ROW 6

16. James Hinchcliffe, Andretti Steinbrenner Autosport, No. 25 Genesys Honda: You’d expect the car to be fast enough, but it hasn’t been this month, and Hinchcliffe is having a difficult year on and off the track. Still, Hinch has plenty of experience around the Brickyard, and a victory by the popular Canadian would be celebrated with gusto around the grandstands and beyond.

17. Scott McLaughlin, Team Penske, No. 3 Pennzoil Chevrolet: Did anyone predict the three-time Australian Supercars champion would be Team Penske’s top qualifier? Of course not. But as Rick Mears says, McLaughlin is an incredibly fast learner, and after finishing second in the May 1 race at Texas Motor Speedway, it wouldn’t be outrageous if he won this thing.

18. Graham Rahal, Rahal Letterman Lanigan Racing, No. 15 United Rentals Honda: Last year’s third-place finisher has a history of racing better than he qualifies. He is as hungry to win Indy as any driver in the field and could become the second son of a winner to also earn a spot on the Borg-Warner Trophy.

ROW 7

19. Conor Daly, Ed Carpenter Racing, No. 47 U.S. Air Force Chevrolet: The car is fast enough, and the driver has enough experience. If the combination gets the strength it showed before the boost was turned up last week, Daly could be a contender for the first Indiana-born victor since Wilbur Shaw in 1940.

20.Jack Harvey, Meyer Shank Racing, No. 60 AutoNation/SiriusXM Honda: Harvey could be the most likely next first-time winner this year in Indycar. But unlike O’Ward, it seems like Harvey’s first NTT Indycar Series victory will come on a road course rather than an oval. Still, it was 10 years ago that the last Englishman to capture the Indy 500 – Dan Wheldon – stunned the field with a last-lap victory.

21. Josef Newgarden, Team Penske, No. 2 Shell Fuel Rewards Chevrolet: The two-time NTT Indycar Series champion hadn’t shown a lot of speed this month before ending up third on Miller Lite Carb Day, but this is reminiscent of last year when he charged into contention and took fifth place. Newgarden always seems to hang around the front of the pack at Indy, scoring top-10 finishes in five of the past six races. But he needs more than that to win.

ROW 8

22. JR Hildebrand, AJ Foyt Racing, No. 1 ABC Supply Foyt Stewart Racing Chevrolet: Hildebrand’s team used terrific strategy to nearly pull off the race win in 2011, and he is capable of executing a similar plan if it plays out this year.

23 Santino Ferrucci, Rahal Letterman Lanigan Racing, No. 45 HyVee Honda: The Indy 500 hasn’t had a one-off winner since Dan Wheldon in 2011, but this is a combination worthy of that feat. The team has given Ferrucci a good car, and he has shown he knows what to do with one here. He finished seventh as a rookie in 2019 and fourth last year.

24. Juan Pablo Montoya, Arrow McLaren SP, No. 86 Arrow McLaren SP Chevrolet: The pairing of the two-time Indy 500 winner with standout engineer Craig Hampson looked like a strong contender, but this car has been mid-pack all month, perhaps because Montoya is still adjusting to being away for four years. But Sunday is Race Day, and that’s what Montoya has been preparing for. The man’s Hall of Fame resume suggests he can win in any car at any time.

ROW 9

25. Marco Andretti, Andretti Herta-Haupert w/Marco & Curb-Agajanian, No. 98 Gleaners Food Bank of Indiana Honda: In 1973, Johnny Rutherford started on the pole but didn’t lead a lap. The next year he won the race from the 25th starting position. Andretti was last year’s pole winner, didn’t lead a lap and now starts from the 25th position. Hmm. Plus Andretti’s team found and fixed two major problems with his car after qualifying last Saturday, and he responded by soaring to fifth on the Miller Lite Carb Day practice speed chart.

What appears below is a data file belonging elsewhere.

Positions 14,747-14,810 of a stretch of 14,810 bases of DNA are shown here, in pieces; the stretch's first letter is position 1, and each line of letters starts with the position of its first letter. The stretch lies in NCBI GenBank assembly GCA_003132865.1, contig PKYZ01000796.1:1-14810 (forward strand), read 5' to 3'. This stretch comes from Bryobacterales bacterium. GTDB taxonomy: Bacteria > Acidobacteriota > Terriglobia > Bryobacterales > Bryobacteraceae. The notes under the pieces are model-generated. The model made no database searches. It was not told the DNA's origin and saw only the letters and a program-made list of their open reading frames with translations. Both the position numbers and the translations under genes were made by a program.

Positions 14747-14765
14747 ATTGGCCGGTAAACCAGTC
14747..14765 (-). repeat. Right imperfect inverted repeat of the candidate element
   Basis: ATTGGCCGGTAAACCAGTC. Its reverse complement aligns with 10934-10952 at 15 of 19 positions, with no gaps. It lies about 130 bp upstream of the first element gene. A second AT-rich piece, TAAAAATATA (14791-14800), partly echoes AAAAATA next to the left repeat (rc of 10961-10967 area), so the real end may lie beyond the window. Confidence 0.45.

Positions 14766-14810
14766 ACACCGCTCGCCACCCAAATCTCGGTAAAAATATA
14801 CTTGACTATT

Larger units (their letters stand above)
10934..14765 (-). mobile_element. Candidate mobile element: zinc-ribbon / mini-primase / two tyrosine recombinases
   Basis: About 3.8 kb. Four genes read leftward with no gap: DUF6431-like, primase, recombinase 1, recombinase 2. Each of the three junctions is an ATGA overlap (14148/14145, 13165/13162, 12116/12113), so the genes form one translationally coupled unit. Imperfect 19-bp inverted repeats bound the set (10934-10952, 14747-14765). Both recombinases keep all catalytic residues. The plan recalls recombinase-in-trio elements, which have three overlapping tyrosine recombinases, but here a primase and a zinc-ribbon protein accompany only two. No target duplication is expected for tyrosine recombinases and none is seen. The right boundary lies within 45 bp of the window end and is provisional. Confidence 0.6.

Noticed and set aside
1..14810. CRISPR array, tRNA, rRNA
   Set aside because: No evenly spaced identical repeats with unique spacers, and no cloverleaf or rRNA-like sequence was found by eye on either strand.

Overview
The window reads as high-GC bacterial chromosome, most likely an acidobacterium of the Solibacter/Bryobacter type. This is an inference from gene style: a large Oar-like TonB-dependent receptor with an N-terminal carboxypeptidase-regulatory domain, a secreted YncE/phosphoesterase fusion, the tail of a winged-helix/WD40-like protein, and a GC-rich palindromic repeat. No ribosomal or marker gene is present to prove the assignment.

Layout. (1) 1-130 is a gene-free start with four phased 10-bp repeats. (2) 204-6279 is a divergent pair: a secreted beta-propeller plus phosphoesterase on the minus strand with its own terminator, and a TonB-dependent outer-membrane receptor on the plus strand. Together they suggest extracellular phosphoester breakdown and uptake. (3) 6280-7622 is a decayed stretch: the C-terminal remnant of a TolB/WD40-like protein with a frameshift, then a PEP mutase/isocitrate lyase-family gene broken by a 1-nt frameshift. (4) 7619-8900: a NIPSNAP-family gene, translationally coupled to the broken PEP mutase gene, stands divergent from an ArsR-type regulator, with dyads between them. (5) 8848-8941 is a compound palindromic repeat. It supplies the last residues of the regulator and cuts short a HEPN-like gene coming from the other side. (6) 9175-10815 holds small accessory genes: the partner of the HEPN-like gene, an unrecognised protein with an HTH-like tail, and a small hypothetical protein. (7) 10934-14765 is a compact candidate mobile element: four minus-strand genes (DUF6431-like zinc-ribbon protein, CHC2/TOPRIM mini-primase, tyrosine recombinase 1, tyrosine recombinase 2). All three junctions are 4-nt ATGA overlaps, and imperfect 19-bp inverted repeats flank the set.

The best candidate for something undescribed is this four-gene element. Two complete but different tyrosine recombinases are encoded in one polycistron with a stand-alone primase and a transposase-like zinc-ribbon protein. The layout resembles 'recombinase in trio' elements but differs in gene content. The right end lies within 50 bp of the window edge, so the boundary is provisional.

26. Simon Pagenaud, Team Penske, No. 22 Menards Chevrolet: It’s really difficult to assess the chances of the 2019 race winner. Last weekend’s post-qualifying practice ended with Pagenaud’s car smoking, and it’s well-documented how Roger Penske’s organization has struggled this month. The Frenchman had a similar month in August, and he finished two laps down in 22nd. Yet, he was second fastest in Miller Lite Carb Day practice and shouldn’t be counted out.

27. Sebastien Bourdais, AJ Foyt Racing, No. 14 ROKiT Chevrolet: The four-time INDYCAR SERIES champion is donating his race-used helmet to support Johns Hopkins All Children’s Hospital in St. Petersburg, where he and his family have lived for the past 20 years. It would be great if the helmet had dried milk spots, but that will be tough after a trying month that started with two crashes not of his doing in both races at Texas.

ROW 10

28. Stefan Wilson, Andretti Autosport, No. 25 LOHLA SPORT/Cusick Motorsports Honda: Wilson is capable of pulling off a stunner as he nearly did in 2018 when he led Laps 193, 194 and 195. He again has an Andretti car, which has won five Indy 500s with five different drivers.

29. Max Chilton, Carlin, No. 59 Carlin Chevrolet: It’s difficult to underestimate the achievement of qualifying for this race as a one-car team. Hats off to Carlin and others for doing so. Chilton also knows how to lead at Indy, pacing the field for a race-high 50 laps in 2017.

30. Dalton Kellett, AJ Foyt Racing, No. 4 K-Line Insulators Chevrolet: After his qualifying speed on Saturday was withdrawn, Kellett ran nearly 1 mph slower and settled for the slowest average in the field. But he was able to exhale and avoid Last Chance Qualifying, focusing instead on the race. The only Canadian to win the race was Jacques Villeneuve in 1995; Toronto-area native Kellett would love to join that club.

ROW 11

31. Sage Karam, Dreyer & Reinbold Racing, No. 24 DRR AES Indiana Chevrolet: At least Karam knows what is ahead of him. This is the third consecutive year and fourth time overall that he has started 31st. He was fast during one of the early practice days in similar conditions to what’s expected on Race Day, so there is cause for optimism.

32. Will Power, Team Penske, No. 12 Verizon 5G Chevrolet: No driver has won the Indy 500s starting deeper in the field than 28th. Power, the 2018 race winner, is good, sure, but a lot would have to go right for him – or anyone else — to break that record, as he’s starting 32nd. Still, Power showed strength in traffic on Miller Lite Carb Day, ending up sixth overall.

33. Simona De Silvestro, Paretta Autosport, No. 16 Rocket Pro TPO Chevrolet: Earning a starting position was the goal for Beth Paretta’s “Female Forward” team. The race will give the team a chance to build momentum for the future with hopefully a dent-free car.